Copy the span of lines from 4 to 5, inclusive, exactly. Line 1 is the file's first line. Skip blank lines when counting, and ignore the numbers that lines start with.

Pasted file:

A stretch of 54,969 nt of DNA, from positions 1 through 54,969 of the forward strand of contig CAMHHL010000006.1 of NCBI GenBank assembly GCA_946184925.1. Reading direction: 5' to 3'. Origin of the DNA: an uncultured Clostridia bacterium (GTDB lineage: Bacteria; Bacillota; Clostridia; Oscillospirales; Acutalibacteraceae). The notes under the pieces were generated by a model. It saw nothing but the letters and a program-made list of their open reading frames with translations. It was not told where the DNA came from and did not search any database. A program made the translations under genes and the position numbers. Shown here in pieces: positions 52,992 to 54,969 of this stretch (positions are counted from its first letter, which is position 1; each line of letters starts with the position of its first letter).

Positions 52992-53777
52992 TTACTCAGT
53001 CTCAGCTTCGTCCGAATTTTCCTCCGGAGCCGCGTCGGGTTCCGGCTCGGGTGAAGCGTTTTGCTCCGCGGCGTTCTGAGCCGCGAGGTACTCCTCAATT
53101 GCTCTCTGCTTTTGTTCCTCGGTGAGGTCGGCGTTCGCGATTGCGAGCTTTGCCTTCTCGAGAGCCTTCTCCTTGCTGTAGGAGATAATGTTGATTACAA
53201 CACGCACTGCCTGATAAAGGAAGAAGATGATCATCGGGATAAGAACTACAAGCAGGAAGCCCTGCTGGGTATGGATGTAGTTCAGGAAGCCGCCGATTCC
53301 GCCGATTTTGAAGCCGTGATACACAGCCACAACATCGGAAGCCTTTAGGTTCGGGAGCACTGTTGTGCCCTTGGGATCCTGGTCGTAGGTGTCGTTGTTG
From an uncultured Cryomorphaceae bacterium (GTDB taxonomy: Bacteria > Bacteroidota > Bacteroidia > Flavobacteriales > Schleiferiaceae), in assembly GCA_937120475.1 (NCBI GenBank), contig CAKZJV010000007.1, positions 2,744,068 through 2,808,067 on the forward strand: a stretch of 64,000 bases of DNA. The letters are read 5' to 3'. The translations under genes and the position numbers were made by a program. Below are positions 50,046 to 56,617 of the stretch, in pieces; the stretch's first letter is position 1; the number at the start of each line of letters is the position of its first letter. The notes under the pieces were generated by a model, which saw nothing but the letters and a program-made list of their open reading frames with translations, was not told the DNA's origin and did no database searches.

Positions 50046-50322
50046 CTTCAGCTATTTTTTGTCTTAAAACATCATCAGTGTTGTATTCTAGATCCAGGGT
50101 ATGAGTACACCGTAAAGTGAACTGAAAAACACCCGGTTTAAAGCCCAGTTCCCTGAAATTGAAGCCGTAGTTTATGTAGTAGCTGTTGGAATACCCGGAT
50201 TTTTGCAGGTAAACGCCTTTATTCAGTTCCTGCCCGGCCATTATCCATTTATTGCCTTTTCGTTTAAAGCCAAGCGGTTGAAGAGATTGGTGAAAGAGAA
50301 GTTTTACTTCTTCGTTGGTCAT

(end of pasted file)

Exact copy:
53001 CTCAGCTTCGTCCGAATTTTCCTCCGGAGCCGCGTCGGGTTCCGGCTCGGGTGAAGCGTTTTGCTCCGCGGCGTTCTGAGCCGCGAGGTACTCCTCAATT
53101 GCTCTCTGCTTTTGTTCCTCGGTGAGGTCGGCGTTCGCGATTGCGAGCTTTGCCTTCTCGAGAGCCTTCTCCTTGCTGTAGGAGATAATGTTGATTACAA